Oktoberfest, a must-do bucket list trip

About three weeks from the annual Oktoberfest in Germany, the idea started sinking in to our heads – of going to Oktoberfest! With such little time to plan, we were optimistic, barring: finding a hotel, getting there, and, most importantly, budgeting this trip with the other traveling we were wanting to do this year. The conversation arose more frequently as the beginning of the festival neared.

Finally, we had made up our minds and were decidedly going to THE Oktoberfest in Munich, Germany. After searching website after website for an affordable hotel – we found a spot about an hour away via train from Munich in Garmisch, Germany. Munich’s hotels are very pricey around this time of the year due to the festival and it is rare to find any availability. We arrived in Garmisch around 2am the night before opening day at Oktoberfest, slept for a few hours, and woke up early and eager to set out for the festival!

IMG_6009.JPGThe train ride took a little over an hour to Munich. From the train station, we walked a few blocks, through a huge parade, and finally saw the sign leading in to the festival, “Willkommen zum Oktoberfest.” We made it! Friday was the first day and kick-off of the huge festival. A parade begins in the morning through the streets of Munich and ends a little after noon in one of the major beer tents where the mayor has the honor of tapping the first keg of beer for the festival. We were lucky to be attending on the first day as there was much excitement and a great atmosphere to be a part of altogether.

Liters of Beer
Liters of Beer

We walked under the big “Oktoberfest” sign and in to the fairgrounds to begin our mission: getting in to a tent. There are 14 beer tents at the festival. Some are larger than others, but most have the same rules. Reservations are required for many of the long wooden tables inside the tent. Some tables are reserved year after year by the same family or group. Each beer tent is owned by a different family or company and is free to reserve their tables to anyone they choose. We went in with this knowledge and after much Google searching, we discovered a few secrets of obtaining a seat in a tent. We chose one and waited close to the door as there are a few tables in each tent that are general admission, first come first serve. We eventually were able to enter the Lowenbrau tent and joined a table to order our first liters of beer. Yes, liters! Each beer is served in a liter mug and has an alcohol content of about 6.2%. We made a few new friends at the table, chatted for a while, then after a couple of liters, we were ready to try the food.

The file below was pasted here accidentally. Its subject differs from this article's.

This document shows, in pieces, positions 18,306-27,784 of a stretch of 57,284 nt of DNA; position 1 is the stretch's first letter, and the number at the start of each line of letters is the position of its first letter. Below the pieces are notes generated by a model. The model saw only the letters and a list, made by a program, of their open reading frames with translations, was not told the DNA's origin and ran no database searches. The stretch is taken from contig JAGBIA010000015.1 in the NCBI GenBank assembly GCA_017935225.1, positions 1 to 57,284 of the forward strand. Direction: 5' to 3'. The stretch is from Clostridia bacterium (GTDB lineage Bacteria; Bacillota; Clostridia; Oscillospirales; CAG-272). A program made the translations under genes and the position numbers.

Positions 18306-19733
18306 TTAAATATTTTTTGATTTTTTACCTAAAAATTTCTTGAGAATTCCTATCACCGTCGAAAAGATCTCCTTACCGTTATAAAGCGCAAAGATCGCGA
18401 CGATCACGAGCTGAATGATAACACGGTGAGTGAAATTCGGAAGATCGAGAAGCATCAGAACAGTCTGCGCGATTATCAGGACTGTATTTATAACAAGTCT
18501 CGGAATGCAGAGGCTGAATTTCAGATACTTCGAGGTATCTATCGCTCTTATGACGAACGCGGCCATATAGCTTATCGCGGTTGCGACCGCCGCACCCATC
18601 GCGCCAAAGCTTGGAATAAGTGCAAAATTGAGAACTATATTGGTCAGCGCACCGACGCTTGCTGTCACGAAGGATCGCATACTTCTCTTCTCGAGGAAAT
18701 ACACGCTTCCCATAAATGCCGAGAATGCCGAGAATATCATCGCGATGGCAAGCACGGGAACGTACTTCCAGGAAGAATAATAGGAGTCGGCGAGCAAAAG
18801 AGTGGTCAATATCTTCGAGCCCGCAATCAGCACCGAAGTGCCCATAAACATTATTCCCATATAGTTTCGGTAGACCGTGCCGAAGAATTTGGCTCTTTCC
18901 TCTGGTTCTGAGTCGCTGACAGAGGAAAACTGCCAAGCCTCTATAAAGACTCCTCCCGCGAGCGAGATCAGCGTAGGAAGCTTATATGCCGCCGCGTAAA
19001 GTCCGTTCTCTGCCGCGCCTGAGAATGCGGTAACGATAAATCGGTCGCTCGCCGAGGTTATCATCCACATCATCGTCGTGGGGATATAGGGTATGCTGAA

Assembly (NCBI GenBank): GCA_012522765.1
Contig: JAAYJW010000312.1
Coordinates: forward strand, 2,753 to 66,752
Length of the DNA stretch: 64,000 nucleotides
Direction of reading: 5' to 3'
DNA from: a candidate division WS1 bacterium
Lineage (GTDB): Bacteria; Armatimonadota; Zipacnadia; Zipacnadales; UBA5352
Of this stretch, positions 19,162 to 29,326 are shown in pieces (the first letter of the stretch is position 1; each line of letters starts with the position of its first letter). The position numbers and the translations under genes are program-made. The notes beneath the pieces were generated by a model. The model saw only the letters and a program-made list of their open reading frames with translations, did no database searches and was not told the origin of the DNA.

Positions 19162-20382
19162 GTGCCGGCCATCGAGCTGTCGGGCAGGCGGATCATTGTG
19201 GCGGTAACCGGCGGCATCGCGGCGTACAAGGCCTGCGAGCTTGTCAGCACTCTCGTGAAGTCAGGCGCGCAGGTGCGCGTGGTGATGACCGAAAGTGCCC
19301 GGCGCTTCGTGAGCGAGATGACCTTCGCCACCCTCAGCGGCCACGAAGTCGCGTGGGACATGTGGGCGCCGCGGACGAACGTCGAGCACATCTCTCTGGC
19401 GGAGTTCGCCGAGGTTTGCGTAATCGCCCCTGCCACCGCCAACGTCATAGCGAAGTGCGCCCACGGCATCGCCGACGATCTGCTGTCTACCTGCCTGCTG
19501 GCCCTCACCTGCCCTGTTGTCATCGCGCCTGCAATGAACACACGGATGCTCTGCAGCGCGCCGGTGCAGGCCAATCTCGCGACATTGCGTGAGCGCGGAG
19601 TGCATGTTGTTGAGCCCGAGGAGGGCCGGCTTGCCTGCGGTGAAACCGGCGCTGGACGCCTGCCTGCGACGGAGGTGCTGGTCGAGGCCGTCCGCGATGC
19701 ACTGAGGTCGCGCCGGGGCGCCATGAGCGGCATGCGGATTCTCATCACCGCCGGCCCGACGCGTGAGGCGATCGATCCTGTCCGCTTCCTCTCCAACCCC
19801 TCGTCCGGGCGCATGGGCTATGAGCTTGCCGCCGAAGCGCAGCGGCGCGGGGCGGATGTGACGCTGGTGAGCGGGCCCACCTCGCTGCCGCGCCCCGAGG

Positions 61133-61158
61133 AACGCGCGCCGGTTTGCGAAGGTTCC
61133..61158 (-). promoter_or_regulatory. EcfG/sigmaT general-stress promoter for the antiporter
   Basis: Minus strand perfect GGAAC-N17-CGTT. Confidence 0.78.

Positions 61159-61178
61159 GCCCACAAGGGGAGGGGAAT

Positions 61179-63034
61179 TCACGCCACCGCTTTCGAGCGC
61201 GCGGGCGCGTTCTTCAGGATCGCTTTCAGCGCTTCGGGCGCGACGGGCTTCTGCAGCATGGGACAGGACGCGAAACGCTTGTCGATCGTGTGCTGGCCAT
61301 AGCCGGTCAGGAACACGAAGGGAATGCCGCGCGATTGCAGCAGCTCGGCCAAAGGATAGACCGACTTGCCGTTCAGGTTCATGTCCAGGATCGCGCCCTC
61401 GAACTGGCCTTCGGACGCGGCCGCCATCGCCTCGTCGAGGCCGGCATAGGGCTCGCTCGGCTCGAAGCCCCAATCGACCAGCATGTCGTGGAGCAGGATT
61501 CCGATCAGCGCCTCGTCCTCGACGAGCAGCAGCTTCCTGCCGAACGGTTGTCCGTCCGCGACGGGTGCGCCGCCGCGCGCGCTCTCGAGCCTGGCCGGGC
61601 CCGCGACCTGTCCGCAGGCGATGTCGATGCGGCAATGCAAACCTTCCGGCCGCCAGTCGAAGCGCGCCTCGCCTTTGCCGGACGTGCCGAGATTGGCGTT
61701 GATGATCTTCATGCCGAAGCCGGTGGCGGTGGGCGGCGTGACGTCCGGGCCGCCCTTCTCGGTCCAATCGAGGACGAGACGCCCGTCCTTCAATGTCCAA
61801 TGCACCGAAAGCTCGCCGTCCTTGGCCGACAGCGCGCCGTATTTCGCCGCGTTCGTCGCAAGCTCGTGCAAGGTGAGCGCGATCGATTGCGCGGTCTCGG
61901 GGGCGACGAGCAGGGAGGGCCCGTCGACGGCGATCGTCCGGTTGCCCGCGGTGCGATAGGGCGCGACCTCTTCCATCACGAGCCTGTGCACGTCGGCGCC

Welcome to Oktoberfest!
Welcome to Oktoberfest!

Traditional German Bavarian dishes are served in all of the tents and all throughout the fairgrounds. Our favorite dish was pig knuckle with potato dumplings, called Schweinshaxe. Throughout our three-day festival experience, we enjoyed bratwurst, Spatzle (noodles with cheese and crispy onions on top), roasted duck, and a huge doughnut the size of a pizza.

Before going, I had a completely different perception of how Oktoberfest was staged. The entire festival is on a fairgrounds site called Theresienwiese. While there, we learned that the locals of Munich call the festival, “Theresienwiese,” after the name of the ground site it resides on for the three weeks. Another misconception was that Oktoberfest is in the month of October. Which is partly untrue, this year it took place from September 19th – October 3rd. The festival is free to attend and is separated by a long road filled with food vendors and souvenir stands. On one side of the street, all of the beer tents are lined. On the other side, a plethora of fair games reside including, go carts, roller coasters, a Ferris wheel, and more.IMG_5991

Despite the lack of care (created in part by the pints of beer), we received numerous “looks” because we were not dressed in the appropriate attire: dirndls and lederhosen. Most of the festival-goers dress in this legendary and customary attire. Lederhosen is worn by men and Dirndl dresses are worn by women. The women wear a bow around the apron portion on the dress to signify their relationship status. A bow tied on the left signals that the woman is single. A bow on the right means taken, and a bow tied in the middle means that the woman is a virgin. We are now on the hunt for our costumes for next year!

The beer corpse hill cannot go without mentioning as well. There is a small hill at one of the ends of the festival where it is notorious to stumble to for a quick nap before heading back for more beer. It’s also an entertaining ground for the more sober people to poke fun at the corpses. Our favorite was a man who made a standing bed in help from a nearby tree.

Beer Corpse
Beer Corpse

Our three-day festival trip to Oktoberfest was a memorable one and will go on our list of must-do’s for next year. It is certainly a bucket list item for any wanderlust.

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